There’s an adage the soldiers march on their stomach, and there is some real truth to that. If you’ve ever tried doing anything that remotely requires exertion while hungry… well. I suppose you’d well know what I mean. You fatigue easier, you lose concentration, your body turns to cannibalizing its own muscle mass in order to have energy to keep going– deepening the cycle. One gets weaker in both the short and long term. It can be debilitating. Naturally then, it has been of utmost importance during times of war that leadership has turned to whatever means necessary to keep their soldiers in the field fed adequately, but how? How to provide sufficient nutrition for thousands and by the American Civil War, tens of thousands of soldiers in the field, day after day? How to keep all that food from spoiling?
Anyone who’s seen, felt or tasted the theoretical baked good (hey, technically it is a baked good!) know that the stuff is dry as a bone, hard enough to serve as building material, and about as tasty as the paste that that one kid would jam across his tongue in kindergarten. In many ways though, hard tacks greatest weaknesses are its greatest strengths as well. I’ve made the stuff myself: It’s just flour and water. Nothing more. Mix it, roll it cut it, and bake it. Once all the water is baked out, stack the things so that they will stay flattened (if not, they tend to curl a bit around the edges), and let them sit.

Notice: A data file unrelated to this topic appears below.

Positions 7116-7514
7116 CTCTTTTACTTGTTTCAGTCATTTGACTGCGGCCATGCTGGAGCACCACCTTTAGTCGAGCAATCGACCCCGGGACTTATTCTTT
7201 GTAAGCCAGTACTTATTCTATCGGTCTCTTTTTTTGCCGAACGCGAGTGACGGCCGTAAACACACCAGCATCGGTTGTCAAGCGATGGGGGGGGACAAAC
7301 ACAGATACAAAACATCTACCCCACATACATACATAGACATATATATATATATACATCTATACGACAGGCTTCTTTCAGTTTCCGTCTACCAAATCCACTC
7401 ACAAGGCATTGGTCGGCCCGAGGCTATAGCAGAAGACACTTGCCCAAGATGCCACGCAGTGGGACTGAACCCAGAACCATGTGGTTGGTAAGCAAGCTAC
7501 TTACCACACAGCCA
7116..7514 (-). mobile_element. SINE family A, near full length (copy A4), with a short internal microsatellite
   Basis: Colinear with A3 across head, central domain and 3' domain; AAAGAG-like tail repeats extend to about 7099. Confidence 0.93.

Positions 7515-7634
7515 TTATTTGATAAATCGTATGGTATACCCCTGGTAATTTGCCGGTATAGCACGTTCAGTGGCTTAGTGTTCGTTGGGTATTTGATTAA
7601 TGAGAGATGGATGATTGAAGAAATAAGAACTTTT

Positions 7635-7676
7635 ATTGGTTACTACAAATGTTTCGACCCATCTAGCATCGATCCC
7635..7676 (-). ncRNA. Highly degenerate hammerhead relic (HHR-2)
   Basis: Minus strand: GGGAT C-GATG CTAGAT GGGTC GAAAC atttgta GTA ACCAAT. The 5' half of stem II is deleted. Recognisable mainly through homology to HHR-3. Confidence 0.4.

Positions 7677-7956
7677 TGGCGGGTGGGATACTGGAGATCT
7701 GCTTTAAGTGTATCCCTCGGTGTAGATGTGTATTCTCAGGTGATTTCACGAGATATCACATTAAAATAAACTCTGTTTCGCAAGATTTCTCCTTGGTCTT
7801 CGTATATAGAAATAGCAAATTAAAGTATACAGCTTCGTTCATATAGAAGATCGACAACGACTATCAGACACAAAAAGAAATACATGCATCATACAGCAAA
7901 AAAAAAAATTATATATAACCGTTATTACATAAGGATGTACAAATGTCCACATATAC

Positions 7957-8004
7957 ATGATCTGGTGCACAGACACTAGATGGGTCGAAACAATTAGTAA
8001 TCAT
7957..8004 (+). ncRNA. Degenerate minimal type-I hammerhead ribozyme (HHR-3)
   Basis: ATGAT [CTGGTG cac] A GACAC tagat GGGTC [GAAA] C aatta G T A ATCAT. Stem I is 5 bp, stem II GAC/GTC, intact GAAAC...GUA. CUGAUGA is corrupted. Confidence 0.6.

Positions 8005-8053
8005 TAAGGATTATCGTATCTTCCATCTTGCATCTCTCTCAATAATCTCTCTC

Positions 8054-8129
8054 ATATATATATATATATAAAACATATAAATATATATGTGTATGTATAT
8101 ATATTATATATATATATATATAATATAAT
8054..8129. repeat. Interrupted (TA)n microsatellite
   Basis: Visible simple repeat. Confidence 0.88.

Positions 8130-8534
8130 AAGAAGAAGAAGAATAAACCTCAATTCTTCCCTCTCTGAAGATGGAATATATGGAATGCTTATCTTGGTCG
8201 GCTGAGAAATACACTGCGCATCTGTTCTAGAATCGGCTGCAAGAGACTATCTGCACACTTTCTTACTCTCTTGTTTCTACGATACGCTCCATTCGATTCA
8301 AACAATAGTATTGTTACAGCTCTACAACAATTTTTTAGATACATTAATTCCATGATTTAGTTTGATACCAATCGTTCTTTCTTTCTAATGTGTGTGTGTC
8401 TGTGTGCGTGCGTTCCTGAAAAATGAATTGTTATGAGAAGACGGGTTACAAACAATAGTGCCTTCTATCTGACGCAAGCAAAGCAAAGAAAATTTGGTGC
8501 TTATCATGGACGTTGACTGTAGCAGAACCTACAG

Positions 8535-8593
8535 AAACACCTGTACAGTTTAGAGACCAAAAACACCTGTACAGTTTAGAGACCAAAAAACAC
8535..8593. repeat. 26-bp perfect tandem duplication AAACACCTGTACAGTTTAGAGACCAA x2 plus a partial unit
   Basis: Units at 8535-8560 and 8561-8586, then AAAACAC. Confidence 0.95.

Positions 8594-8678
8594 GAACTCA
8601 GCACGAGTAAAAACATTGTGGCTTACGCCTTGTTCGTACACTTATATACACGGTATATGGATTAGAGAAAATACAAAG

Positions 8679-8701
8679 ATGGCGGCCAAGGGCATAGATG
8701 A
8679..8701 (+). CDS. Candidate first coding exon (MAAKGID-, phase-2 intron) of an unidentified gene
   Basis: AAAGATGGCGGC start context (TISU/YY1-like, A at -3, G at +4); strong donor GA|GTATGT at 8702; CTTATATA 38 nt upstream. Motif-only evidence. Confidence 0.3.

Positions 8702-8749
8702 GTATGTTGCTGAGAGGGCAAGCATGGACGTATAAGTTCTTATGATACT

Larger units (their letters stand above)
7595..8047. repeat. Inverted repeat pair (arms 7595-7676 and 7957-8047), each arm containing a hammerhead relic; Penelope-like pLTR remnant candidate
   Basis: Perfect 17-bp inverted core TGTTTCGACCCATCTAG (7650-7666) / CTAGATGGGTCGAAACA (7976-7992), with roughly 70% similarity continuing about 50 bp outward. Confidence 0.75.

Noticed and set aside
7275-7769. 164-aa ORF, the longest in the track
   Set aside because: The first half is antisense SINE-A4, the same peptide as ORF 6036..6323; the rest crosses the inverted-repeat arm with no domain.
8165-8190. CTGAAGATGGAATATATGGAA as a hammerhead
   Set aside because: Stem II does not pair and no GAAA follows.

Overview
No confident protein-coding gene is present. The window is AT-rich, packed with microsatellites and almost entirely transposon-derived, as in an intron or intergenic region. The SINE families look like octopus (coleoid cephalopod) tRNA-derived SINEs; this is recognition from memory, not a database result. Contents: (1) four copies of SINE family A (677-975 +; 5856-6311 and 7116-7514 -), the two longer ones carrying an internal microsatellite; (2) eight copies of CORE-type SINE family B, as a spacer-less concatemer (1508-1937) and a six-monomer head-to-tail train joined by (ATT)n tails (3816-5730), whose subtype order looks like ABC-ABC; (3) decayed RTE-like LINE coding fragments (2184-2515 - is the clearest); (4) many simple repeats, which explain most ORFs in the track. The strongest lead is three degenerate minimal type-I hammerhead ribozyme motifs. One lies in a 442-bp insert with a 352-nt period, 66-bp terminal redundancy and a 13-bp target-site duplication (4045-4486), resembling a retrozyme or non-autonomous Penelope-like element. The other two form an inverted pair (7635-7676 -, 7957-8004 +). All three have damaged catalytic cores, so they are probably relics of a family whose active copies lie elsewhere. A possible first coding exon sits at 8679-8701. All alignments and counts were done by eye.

For days. Or weeks. Or months.
In my own replica haversack I have four hardtack crackers that I made two years ago. They are no more or less edible than they were the day I made them. Hard as a brick and tasteless as ever, if I wanted to, I could take a bite into them right now and be none the worse for wear. This is the heart of the value of the stuff. It keeps. And keeps. And keeps. If one lets the thing stay dry, it will keep for better than a century. The sane reader probably thinks I’m kidding. I’m not. Take a gander at my own fresh-cut and unbaked hard tack crackers on the image up and to the right. Compare and contrast with this one just below and to the left.
Yeah. So, that one to the left? That hard tack dates from 1862, is in a museum today, and was probably issued to a unit in the field (though obviously never eaten). Knowing what I know of the stuff, I would not be concerned about taking a bite of that particular cracker right now, 155 years after it came out of the oven. This hardiness enabled the government to purchase massive lots of the crackers from local makers (including the G.H. Bent company in Milton Massachusetts, that still makes hard tack to this day), package them, and ship them off via sail, rail, and wagon to the soldiers at the front as part of their ration package. Whether sitting in a government depot, on the docks, or in a haversack, the crackers would keep and be edible for the soldiers when they needed them.